For many people the assassination of Archbishop Romero on 24th March 1980 is no doubt still in living memory. Forty years have passed since his assassination, but his example and witness continue to inspire and transform lives and faith. He is now recognised as a saint. (Feast day 24th March).
Romero is now remembered as the champion of the poor, an activist against social injustice. He was a major proponent of ‘Liberation Theology’—a branch of Theology that strongly believes God’s ‘preferential option of the poor’, that God will always be on the side of the oppressed. Yet when Romero became the Archbishop of San Salvador, he was considered a ‘conservative’ that would undermine their commitment to the poor.
Romero’s outlook changed after the assassination of Romero’s close friend Rutilio Grande. Romero became more and more outspoken against social injustice, poverty. From there, he dedicated his life to the cause of Liberation Theology.
On 24th March 1980, he celebrated Mass in a hospital chapel. In that Mass he preached was to become his last sermon, an exhortation to the Salvadorean soldiers to obey God’s higher order and to stop carrying out the government’s repression and violations of basic human rights. When he finished the sermon, as he was celebrating the Eucharist, a gunman stepped into the chapel and shot Romero in the heart.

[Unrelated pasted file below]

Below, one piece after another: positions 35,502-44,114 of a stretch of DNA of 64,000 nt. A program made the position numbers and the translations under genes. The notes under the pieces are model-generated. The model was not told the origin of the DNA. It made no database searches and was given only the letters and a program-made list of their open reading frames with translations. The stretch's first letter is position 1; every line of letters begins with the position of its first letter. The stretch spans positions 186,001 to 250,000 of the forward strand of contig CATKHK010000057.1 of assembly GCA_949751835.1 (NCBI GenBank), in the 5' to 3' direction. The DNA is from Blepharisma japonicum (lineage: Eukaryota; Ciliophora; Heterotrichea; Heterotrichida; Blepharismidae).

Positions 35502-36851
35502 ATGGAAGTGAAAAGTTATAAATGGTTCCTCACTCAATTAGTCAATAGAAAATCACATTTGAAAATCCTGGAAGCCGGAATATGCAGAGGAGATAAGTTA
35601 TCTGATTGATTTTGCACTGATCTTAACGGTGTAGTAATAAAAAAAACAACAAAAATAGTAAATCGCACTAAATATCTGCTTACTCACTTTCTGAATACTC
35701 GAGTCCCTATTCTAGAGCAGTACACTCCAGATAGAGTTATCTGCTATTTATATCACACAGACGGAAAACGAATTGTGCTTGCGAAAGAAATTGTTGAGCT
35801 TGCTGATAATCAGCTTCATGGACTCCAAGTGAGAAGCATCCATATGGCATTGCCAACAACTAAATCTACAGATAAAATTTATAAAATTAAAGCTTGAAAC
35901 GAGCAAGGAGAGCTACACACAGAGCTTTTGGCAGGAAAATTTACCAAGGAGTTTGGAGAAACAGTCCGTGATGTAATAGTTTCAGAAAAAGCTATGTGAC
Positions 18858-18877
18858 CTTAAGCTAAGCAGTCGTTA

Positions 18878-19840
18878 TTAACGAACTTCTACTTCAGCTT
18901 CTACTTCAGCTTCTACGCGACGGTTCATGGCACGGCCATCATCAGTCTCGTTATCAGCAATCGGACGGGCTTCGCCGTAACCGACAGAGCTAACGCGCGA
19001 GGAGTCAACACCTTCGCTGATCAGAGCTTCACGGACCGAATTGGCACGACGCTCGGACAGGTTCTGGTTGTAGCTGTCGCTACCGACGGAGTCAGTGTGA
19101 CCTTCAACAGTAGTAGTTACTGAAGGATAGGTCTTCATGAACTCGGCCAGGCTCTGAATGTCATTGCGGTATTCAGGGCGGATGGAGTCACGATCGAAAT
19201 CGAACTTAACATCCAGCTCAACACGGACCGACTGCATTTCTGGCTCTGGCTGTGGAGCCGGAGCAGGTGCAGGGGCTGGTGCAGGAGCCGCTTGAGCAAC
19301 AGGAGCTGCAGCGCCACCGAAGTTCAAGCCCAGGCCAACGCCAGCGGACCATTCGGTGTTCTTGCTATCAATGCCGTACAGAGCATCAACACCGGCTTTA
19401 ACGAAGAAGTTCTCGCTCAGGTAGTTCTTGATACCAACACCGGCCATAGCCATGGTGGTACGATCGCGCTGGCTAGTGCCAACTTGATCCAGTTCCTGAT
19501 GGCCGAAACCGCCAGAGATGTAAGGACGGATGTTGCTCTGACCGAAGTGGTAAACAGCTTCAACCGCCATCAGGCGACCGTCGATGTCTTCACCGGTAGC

“This is the hope that inspires us as Christians: We know that every effort to better society, especially when justice and sin are so ingrained, is an effort that God blesses, that God wants, that God demands of us…”
—excerpt from Romero’s last sermon
“Sentir con la Iglesia”—‘feeling with the Church’, is Romero’s motto as a bishop. He felt with the Church by sharing the agony of the Body of Christ—a body being oppressed, abused, shot, raped, crucified, again and again…the poor broke his heart, and the wound never closed.
Romero embraced his flock made up of both sheep and wolves. He cared for the sheep that were threatened daily by the vicious oppressors, and he embraced the wolves, to the point of death, with the embrace of Christ. He embraced them with the love that will not let go until his love has persuaded them to let go of their power and greed.
Romero felt with the Church by constantly asking himself — who do I feel with?
Romero felt with the Church not by showing sympathy, but by living a life of empathy and selfless love.
Romero felt with the Church by identifying with the poorest of the poor, the weakest of the weak, and he was not ashamed of it.
Who do you feel with today?